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  Home - Climate - Climate Data Information - Stability Indices

 

Stability Indices

VIEW STANDARD FORMAT SAMPLE (GIF 95kb)

VIEW HOURLY (A-G) SAMPLE (GIF 14kb) 

Pasquill Stability Indices are used to calculate a stability category ranging from A to F that can help predict how well pollution will disperse, and are available for our Synoptic Stations

The Pasquill-Turner Stability Index
A Extreme Unstable
B Unstable
C Slightly Unstable
D Neutral Stability
E Slightly Stable
F Stable
G Extremely Stable

In addition to the six classes A to F defined by Pasquill a seventh class 'G' has been included for night conditions of clear skies and winds less than 2m/sec. In these cases it is not possible in general to estimate the distribution of airborne pollutants and they can give rise to the highest levels of concentration of pollution.

The Pasquill Index is always neutral (D) for overcast conditions with a cloud ceiling that is less than 7000 feet. During "anticyclonic gloom", an inversion at a lower level could persist for days with a D Pasquill Index.

INPUT PARAMETERS
(1) Surface wind speed (in knots)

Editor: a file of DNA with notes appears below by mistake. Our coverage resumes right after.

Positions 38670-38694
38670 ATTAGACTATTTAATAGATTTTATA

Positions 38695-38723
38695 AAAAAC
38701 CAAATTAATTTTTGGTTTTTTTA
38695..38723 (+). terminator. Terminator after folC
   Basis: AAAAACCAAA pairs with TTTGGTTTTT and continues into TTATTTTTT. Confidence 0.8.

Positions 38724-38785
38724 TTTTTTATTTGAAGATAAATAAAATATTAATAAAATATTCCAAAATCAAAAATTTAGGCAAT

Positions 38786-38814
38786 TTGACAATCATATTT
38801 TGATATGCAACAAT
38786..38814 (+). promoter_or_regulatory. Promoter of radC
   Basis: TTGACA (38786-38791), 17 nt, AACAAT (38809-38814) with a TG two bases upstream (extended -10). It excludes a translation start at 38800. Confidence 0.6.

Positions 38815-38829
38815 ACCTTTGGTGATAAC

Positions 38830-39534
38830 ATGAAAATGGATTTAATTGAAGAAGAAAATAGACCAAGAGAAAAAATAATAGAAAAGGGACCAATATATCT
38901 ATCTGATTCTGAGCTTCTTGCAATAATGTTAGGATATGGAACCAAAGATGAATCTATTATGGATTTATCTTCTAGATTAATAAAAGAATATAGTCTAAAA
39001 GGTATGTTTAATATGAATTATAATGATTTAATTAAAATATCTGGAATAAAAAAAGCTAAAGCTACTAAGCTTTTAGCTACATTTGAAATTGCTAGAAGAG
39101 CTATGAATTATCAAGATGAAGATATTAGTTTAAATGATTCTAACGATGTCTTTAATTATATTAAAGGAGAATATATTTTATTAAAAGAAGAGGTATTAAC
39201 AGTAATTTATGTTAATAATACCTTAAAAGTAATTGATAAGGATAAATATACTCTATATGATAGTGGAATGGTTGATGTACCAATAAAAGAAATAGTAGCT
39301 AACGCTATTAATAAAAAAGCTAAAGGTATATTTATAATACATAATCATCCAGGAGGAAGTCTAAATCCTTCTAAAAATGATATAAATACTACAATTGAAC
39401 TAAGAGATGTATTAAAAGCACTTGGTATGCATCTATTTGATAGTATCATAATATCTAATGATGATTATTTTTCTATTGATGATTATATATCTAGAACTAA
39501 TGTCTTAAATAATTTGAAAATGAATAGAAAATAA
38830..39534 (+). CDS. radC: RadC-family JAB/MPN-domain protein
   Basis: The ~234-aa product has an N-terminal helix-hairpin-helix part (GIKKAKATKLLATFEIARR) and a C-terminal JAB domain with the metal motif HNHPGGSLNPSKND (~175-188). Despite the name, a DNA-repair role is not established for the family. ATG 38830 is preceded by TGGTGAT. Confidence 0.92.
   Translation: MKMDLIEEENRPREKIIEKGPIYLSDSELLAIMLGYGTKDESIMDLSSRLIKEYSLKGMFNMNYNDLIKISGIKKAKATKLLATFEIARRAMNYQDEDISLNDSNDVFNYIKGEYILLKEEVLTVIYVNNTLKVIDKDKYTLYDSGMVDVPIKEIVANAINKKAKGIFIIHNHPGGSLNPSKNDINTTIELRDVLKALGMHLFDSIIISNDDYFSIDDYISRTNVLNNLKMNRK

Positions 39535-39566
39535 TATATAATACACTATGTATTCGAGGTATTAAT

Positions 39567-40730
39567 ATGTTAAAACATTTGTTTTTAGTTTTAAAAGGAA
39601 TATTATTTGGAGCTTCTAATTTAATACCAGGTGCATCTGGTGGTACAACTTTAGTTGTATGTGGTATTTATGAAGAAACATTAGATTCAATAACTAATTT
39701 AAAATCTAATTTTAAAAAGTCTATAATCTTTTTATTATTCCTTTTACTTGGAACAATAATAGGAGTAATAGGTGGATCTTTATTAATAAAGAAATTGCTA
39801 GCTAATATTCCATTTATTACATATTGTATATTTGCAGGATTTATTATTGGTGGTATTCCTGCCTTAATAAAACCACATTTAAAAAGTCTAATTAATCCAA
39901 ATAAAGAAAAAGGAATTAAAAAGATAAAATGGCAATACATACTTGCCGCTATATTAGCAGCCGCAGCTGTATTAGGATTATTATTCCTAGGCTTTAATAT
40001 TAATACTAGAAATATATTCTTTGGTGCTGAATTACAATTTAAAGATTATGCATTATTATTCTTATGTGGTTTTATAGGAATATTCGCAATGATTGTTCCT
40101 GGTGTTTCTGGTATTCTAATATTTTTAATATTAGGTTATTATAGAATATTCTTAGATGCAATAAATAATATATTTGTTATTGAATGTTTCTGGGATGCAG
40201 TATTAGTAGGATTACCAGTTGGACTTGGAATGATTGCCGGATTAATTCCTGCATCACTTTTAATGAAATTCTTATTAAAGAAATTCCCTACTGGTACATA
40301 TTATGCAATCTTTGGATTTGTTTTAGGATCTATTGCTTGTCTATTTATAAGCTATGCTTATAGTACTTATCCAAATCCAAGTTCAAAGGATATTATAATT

(2) Total cloud amount N (in oktas, i.e. N=8 means overcast).
(3) Cloud ceiling (in hundreds of feet). This is the lowest level above the ground at which the cumulative amounts of lower cloud total 4 okta. If N<4, there is no ceiling (ceiling = 999).

In the printout for individual days, the data is given in the form: Year, month, day. The surface wind direction (in tens of degrees) is included also.

Stability categories
Surface
wind speed
(at 10 m)
Insolation

Strong Moderate Slight
Night

> 4/8 Low Cloud < 3/8 Cloud
< 2
2-3
3-5
5-6
> 6
A A-B B
A-B B C
B B-C C
C C-D D
C C D
- -
E F
D E
D D
D D
     
For A-B take the average of figures for A and B etc.

In this table strong insolation corresponds to sunny midday conditions in midsummer and slight insolation to similar conditions in midwinter. Night refers to the period from one hour before sunset to one hour after dawn. Neutral category 'D' is assumed for overcast conditions day or night irrespective of wind speed.

Turner defined strong, moderate and slight insolations as used by Pasquill in terms of the sun's altitude and the amount and height of cloud present, thus making it possible to compute stability classes objectively. 
 
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